The “You can’t lose” promotion, which promised to refund losses at slot machines Atlantic City’s Revel, appears to be a big winner for the casino—even if consumer advocates think the deal is misleading at best.
Atlantic City has experienced hard times over the past few years, a spell during which the economy has faltered and gambling has spread rapidly throughout the country—thereby eliminating the need to head to the Jersey Shore to play the slots. Last year, the city’s casinos grossed $3 billion, down from a high of $5.2 billion in 2006.
A.C.’s woes continued this past July, when the destination’s 12 casinos collectively generated $297.2 million, a 3.6% decrease from the July 2012 total, $308.2 million, according to the New Jersey Division of Gaming Enforcement. July revenues dropped steeply in particular at the Tropicana and Trump Plaza, down 26% and 25% respectively, compared to last year.
(MORE: Casino Revenues Are Up in 2012 — Thanks in Part to Gambling in Kansas)
Not all Atlantic City casinos have been faring poorly, however. The Revel, which opened in the spring of 2012, took in $23.4 million in slot machine and table game revenues last month, a 33% increase over the July 2012 total of $17.5 million. The Press of Atlantic City reported that Revel’s rise hasn’t come merely as a result of being the newest player in A.C., but due to some very special promotions:
Normally mired near the bottom of the pack in monthly revenue, Revel jumped to sixth place with the help of its new “Gamblers Wanted” marketing strategy. The campaign included a “You can’t lose!” promotion that promised to refund gamblers’ slot losses.
Apparently, many gamblers jumped on Revel’s amazing-sounding promotion, which promised to refund slot losses of more than $100 from July 1 to 31. Of course, the promotion wasn’t quite as generous as the marketers would have you believe. The catch, as the Star-Ledger’s “Bamboozled” column, Consumerist.com, and other consumer watchdogs have pointed out, is that the “refund” doesn’t come in the form of cash or money back on a credit card, but as credits that can be used on future slot play at Revel. What’s more, instead of awarding the credits in one lump sum, they’re doled out in 5% increments weekly over the course of 20 weeks, and each allotment of credits must be used the week they’re “refunded” or they disappear.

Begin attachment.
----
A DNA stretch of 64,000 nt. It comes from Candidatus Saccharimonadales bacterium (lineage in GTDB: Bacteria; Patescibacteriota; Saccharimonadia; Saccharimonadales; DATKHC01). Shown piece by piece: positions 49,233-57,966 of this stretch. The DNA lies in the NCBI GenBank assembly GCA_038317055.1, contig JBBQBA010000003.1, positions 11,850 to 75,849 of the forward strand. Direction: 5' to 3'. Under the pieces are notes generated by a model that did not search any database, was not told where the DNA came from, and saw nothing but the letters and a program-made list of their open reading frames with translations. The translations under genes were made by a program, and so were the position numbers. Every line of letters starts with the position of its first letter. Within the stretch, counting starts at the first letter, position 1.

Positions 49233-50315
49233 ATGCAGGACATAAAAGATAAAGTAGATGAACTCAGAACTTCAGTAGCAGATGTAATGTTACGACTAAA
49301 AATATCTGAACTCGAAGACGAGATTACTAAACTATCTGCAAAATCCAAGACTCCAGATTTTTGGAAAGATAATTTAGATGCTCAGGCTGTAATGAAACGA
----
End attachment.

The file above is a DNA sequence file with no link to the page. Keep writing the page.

The Philadelphia Inquirer explained how the promotion works in real life:
Say you lose $1,000. (Losses are covered between $100 and $100,000.) Each week, beginning Aug. 5, you’ll have 50 bettable bucks put on your Revel Card, and you’ll have to visit Revel to use them. Each week you miss between then and mid-December, say goodbye to that week’s amount.
It’s not so much a refund as a chance to risk your money all over again.
(MORE: Sin City Meets the Low Rollers)
It’s noteworthy that while the “You can’t lose” promotion seems to have been a big winner for Revel, one of the reasons the casino is able to boast a large increase in revenues this July is because it experienced such a lackluster opening summer. Revel even had to file for bankruptcy protection less than a year after opening its doors.
And while most Atlantic City casinos saw their businesses decline in July, one managed to surpass Revel in rising revenues. The Borgata took in $64 million last month, a $10 million increase over July 2012, compared to Revel’s $6 million year-over-year increase for July.
Borgata executives say that the company can partly thank Revel’s “You can’t lose” promotion for the Borgata’s non-losing July. As the Associated Press reported:
Executive vice president Joe Lupo said the casino profited from displeasure with Revel’s slot promotion.
“We clearly benefited from the perception that some properties in this city made their customers jump through hoops,” he said.